I love digging up old songs as much as I do hearing the latest to drop. 2009’s “Here’s to Holidays” by Austin, Texas’ Hope Irish is one of those forgotten gems that I feel genuinely fortunate to have stumbled upon. The production is full of interesting colors, from the accordion melody to the mandolin, guitar, and slapping drums, providing a wonderful ramshackle accompaniment to Hope’s feisty, boozy lyrics about being alone on Christmas. The ending is particularly notable, as Hope repeats “If I could I’d piss your name in the snow…,” a sentiment that my wife, while falling asleep, really connected with. That’s love folks.
Of note – this song appeared on Superpop Records’ Holiday Collection 2009. Anybody have this? Want to share?? 🙂 I’d love to know what else was on this…
Bottom Line: A quick, boozy song of love and loss is a formula that (unsurprisingly) I can very much get behind.
I must say, I’m much less familiar with the Japanese indiepop scene than I probably should be. I more than dabble in indiepop, I seek it out… yet somehow I’m only now learning about what appears to be a very popular band from Utsunomiya, Japan, Lucie,Too. Their excellent Christmas single from 2020 is the kind of song that requires no further understanding of what is being said, as you’re going to be tapping your foot too much to care. However, I take comfort in the fact that it follows that tried and true indiepop formula of upbeat music with sad lyrics; the song is about the “worst Christmas for a lonely girl who went on a date with (a) taken guy.” There were cassettes of this available back in the day – but again – this band appears to be quite popular (based on the Bandcamp collections/Youtube views/etc), so those are long gone. Too bad for physical music fetishists like me…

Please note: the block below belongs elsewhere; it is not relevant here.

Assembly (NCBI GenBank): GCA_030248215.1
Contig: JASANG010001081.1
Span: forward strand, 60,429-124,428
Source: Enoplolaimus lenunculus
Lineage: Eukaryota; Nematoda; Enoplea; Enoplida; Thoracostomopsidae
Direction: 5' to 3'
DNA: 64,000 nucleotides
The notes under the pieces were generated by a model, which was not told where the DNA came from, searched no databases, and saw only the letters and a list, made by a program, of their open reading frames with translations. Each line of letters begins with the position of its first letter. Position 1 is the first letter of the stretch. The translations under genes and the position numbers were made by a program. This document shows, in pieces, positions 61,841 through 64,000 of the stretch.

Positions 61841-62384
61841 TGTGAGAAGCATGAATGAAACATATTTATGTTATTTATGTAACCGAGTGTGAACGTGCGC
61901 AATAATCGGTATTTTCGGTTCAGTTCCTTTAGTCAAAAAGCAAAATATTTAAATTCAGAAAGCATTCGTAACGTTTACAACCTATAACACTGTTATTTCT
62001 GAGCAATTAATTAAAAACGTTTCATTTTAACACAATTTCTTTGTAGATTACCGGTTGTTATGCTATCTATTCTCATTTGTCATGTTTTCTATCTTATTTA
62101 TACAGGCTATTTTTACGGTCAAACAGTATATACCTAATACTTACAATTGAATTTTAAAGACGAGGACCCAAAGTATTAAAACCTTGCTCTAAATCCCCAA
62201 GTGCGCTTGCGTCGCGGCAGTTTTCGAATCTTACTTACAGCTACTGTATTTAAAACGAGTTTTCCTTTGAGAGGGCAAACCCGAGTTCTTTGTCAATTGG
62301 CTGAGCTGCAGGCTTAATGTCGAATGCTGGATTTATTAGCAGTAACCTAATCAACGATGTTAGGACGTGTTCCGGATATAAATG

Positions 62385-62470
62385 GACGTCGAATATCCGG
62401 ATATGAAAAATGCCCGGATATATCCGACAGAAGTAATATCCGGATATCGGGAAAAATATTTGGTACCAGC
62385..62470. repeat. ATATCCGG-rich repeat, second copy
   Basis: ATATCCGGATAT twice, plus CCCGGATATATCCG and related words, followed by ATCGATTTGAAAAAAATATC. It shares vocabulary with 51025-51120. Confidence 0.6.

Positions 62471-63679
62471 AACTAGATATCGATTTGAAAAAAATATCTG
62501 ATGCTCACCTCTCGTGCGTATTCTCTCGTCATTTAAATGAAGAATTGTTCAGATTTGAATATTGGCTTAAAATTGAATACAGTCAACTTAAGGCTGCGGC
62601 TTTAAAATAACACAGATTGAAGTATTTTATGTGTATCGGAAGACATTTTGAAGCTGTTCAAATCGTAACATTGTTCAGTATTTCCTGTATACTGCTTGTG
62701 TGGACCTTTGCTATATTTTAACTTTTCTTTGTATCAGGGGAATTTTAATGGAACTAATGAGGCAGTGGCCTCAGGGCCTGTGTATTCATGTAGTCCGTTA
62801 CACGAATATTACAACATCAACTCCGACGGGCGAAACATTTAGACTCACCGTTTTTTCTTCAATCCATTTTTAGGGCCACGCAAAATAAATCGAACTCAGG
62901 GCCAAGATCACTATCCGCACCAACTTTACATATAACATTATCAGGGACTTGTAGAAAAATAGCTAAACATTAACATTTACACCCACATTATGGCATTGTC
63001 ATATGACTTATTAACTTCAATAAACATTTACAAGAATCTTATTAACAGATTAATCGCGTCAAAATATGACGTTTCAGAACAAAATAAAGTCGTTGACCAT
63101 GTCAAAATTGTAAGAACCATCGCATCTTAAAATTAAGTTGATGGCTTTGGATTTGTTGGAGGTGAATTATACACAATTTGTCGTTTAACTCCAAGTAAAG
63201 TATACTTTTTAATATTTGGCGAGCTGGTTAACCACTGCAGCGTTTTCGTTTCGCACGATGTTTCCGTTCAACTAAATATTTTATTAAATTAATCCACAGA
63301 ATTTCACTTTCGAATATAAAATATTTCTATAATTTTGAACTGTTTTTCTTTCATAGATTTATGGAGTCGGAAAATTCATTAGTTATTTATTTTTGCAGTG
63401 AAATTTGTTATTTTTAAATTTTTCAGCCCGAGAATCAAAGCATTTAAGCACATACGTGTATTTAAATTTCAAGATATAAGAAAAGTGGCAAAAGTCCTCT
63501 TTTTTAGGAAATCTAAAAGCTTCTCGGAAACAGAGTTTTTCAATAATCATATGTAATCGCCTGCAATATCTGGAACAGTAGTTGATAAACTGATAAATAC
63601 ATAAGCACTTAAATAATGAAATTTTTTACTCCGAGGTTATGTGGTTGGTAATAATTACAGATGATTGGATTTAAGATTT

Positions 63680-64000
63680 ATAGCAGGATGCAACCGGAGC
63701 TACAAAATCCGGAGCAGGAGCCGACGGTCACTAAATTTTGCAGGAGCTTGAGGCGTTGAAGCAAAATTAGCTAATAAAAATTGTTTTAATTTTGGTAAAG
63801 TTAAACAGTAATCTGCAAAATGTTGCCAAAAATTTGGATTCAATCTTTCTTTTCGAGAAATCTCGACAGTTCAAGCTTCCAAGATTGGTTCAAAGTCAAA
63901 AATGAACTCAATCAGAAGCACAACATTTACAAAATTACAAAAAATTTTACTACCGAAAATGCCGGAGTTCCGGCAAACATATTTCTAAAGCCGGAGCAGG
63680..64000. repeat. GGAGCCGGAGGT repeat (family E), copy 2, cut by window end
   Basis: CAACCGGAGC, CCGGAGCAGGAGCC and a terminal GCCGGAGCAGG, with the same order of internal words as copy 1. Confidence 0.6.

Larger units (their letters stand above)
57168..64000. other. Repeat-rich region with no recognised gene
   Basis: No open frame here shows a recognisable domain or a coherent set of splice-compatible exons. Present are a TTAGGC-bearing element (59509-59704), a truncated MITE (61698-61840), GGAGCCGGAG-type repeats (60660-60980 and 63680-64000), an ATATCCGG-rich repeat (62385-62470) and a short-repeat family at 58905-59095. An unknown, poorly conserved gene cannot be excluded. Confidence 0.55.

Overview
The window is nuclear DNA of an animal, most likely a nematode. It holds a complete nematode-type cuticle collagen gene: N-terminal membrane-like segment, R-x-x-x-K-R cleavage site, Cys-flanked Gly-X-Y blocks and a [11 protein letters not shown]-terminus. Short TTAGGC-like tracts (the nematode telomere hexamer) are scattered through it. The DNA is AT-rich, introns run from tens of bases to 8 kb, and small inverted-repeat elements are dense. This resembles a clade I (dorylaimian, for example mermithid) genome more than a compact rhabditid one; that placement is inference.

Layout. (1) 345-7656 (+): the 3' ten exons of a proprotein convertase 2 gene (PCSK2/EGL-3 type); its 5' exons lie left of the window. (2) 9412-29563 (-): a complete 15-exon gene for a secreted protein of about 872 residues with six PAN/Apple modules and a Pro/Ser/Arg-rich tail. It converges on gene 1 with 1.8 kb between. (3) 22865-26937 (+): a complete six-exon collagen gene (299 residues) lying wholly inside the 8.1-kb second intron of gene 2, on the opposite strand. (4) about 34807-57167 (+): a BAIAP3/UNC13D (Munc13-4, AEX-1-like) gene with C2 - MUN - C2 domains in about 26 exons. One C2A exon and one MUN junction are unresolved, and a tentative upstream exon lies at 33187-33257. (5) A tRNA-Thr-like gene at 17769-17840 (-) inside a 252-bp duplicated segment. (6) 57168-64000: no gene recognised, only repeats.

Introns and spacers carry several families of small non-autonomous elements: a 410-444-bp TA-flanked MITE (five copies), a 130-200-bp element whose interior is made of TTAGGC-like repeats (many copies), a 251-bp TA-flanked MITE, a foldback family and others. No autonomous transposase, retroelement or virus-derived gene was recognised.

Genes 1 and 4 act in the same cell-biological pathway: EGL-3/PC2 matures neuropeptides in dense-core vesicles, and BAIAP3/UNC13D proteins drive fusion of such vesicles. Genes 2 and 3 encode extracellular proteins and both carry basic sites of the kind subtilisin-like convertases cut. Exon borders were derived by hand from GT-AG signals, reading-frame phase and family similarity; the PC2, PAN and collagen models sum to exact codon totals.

Bottom Line: Extremely good indiepop destined for any mixes that have missed it over the past two years.
My fellow holiday-blogger DJ El Toro sparked off Festive! Fanzine’s holiday season with a fantastic interview with San Luis Obispo’s Caleb Nichols. As Festive! went through the effort to interview Caleb, I would like to send you there to learn more about this song and Caleb as a wonderful-song-writing human being. I will, however, let you know a few basic things about the song. First, it appeared last year on Kill Rock Stars’ It’s Hard To Dance When It’s Cold And There’s No Music: Kill Rock Stars Winter Holiday Album Volume 2, but has since also been released on Caleb’s excellent 2022 record, Ramon. Secondly, these lyrics are that mixture of joy and sadness that I am so terribly attracted to. “What Dickens knew I now intone / that without love you die alone. / Though we all must die alone, / maybe love can take the sting away. / Oh Tannenbaum, oh tinsel tree, / oh silver bells, oh misery. / If you can find someone to share / the misery with, you’ll be square. / So fall in love each Christmas day, / cause only love can take away / the loneliness and the bitter pain / that you feel on days like this.” What a lovely sentiment from a lived life.
Bottom Line: This is emotional without being sentimental. Truly a rare treat in the Christmas genre.